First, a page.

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On the ''steerability" of generative adversarial networks

Ali Jahanian, Lucy Chai, Phillip Isola

An open secret in contemporary machine learning is that many models work beautifully on standard benchmarks but fail to generalize outside the lab. This has been attributed to training on biased data, which provide poor coverage over real world events. Generative models are no exception, but recent advances in generative adversarial networks (GANs) suggest otherwise -- these models can now synthesize strikingly realistic and diverse images. Is generative modeling of photos a solved problem? We show that although current GANs can fit standard datasets very well, they still fall short of being comprehensive models of the visual manifold. In particular, we study their ability to fit simple transformations such as camera movements and color changes. We find that the models reflect the biases of the datasets on which they are trained (e.g., centered objects), but that they also exhibit some capacity for generalization: by "steering" in latent space, we can shift the distribution while still creating realistic images. We hypothesize that the degree of distributional shift is related to the breadth of the training data distribution, and conduct experiments that demonstrate this. Code is released on our project page:

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The Bach Doodle: Approachable music composition with machine learning at scale

Cheng-Zhi Anna Huang, Curtis Hawthorne, Adam Roberts, Monica Dinculescu, James Wexler, Leon Hong, Jacob Howcroft

To make music composition more approachable, we designed the first AI-powered Google Doodle, the Bach Doodle, where users can create their own melody and have it harmonized by a machine learning model Coconet (Huang et al., 2017) in the style of Bach. For users to input melodies, we designed a simplified sheet-music based interface. To support an interactive experience at scale, we re-implemented Coconet in TensorFlow.js (Smilkov et al., 2019) to run in the browser and reduced its runtime from 40s to 2s by adopting dilated depth-wise separable convolutions and fusing operations. We also reduced the model download size to approximately 400KB through post-training weight quantization. We calibrated a speed test based on partial model evaluation time to determine if the harmonization request should be performed locally or sent to remote TPU servers. In three days, people spent 350 years worth of time playing with the Bach Doodle, and Coconet received more than 55 million queries. Users could choose to rate their compositions and contribute them to a public dataset, which we are releasing with this paper. We hope that the community finds this dataset useful for applications ranging from ethnomusicological studies, to music education, to improving machine learning models.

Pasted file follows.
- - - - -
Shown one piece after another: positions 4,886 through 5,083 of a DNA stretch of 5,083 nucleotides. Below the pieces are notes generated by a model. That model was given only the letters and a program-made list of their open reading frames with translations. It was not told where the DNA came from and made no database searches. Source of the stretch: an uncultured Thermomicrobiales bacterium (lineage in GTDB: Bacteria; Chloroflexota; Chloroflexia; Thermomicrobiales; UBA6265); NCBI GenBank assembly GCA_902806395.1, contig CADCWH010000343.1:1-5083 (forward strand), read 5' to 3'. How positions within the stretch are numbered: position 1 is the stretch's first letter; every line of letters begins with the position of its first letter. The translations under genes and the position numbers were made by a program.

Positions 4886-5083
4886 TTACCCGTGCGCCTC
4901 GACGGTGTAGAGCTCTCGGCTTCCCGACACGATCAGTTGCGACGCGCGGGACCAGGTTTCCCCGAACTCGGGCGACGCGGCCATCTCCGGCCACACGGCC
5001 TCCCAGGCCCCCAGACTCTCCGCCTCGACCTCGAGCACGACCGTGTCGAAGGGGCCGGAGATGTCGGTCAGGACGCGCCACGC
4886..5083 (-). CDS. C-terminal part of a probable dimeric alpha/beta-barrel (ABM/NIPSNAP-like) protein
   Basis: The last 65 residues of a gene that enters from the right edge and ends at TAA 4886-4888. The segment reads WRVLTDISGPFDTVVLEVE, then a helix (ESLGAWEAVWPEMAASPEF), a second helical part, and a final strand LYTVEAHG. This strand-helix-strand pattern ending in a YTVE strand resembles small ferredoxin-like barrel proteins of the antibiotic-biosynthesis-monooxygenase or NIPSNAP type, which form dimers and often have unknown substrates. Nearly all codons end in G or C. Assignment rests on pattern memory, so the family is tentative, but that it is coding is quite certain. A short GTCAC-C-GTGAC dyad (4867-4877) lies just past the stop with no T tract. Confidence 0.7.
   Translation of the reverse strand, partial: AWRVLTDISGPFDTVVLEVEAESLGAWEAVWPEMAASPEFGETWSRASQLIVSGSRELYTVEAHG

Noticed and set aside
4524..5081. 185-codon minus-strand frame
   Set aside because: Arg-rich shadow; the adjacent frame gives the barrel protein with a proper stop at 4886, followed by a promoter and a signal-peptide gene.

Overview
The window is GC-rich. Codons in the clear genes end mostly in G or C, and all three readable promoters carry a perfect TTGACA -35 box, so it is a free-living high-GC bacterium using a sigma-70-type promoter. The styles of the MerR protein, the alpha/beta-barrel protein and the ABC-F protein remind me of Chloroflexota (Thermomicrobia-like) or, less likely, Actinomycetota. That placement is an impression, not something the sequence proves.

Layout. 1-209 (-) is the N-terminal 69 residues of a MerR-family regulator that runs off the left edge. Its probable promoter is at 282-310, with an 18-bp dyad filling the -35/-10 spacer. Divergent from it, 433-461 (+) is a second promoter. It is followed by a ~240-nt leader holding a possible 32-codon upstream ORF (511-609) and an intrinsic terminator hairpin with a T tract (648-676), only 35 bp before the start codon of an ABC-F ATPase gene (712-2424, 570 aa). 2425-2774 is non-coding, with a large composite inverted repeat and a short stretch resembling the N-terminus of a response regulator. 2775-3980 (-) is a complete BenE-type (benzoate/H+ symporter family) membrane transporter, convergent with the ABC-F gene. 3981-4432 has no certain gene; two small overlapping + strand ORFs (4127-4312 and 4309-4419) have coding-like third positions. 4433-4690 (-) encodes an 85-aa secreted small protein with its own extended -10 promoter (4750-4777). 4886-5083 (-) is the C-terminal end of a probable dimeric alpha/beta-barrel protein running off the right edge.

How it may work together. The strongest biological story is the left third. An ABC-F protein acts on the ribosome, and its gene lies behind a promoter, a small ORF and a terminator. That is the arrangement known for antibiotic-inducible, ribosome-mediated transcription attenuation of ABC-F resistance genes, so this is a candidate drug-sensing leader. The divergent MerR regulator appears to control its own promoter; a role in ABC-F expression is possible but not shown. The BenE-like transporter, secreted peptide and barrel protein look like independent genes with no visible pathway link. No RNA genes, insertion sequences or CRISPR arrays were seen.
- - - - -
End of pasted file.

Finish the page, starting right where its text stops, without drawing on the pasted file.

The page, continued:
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On the Evaluation of Conditional GANs

Terrance DeVries, Adriana Romero, Luis Pineda, Graham W. Taylor, Michal Drozdzal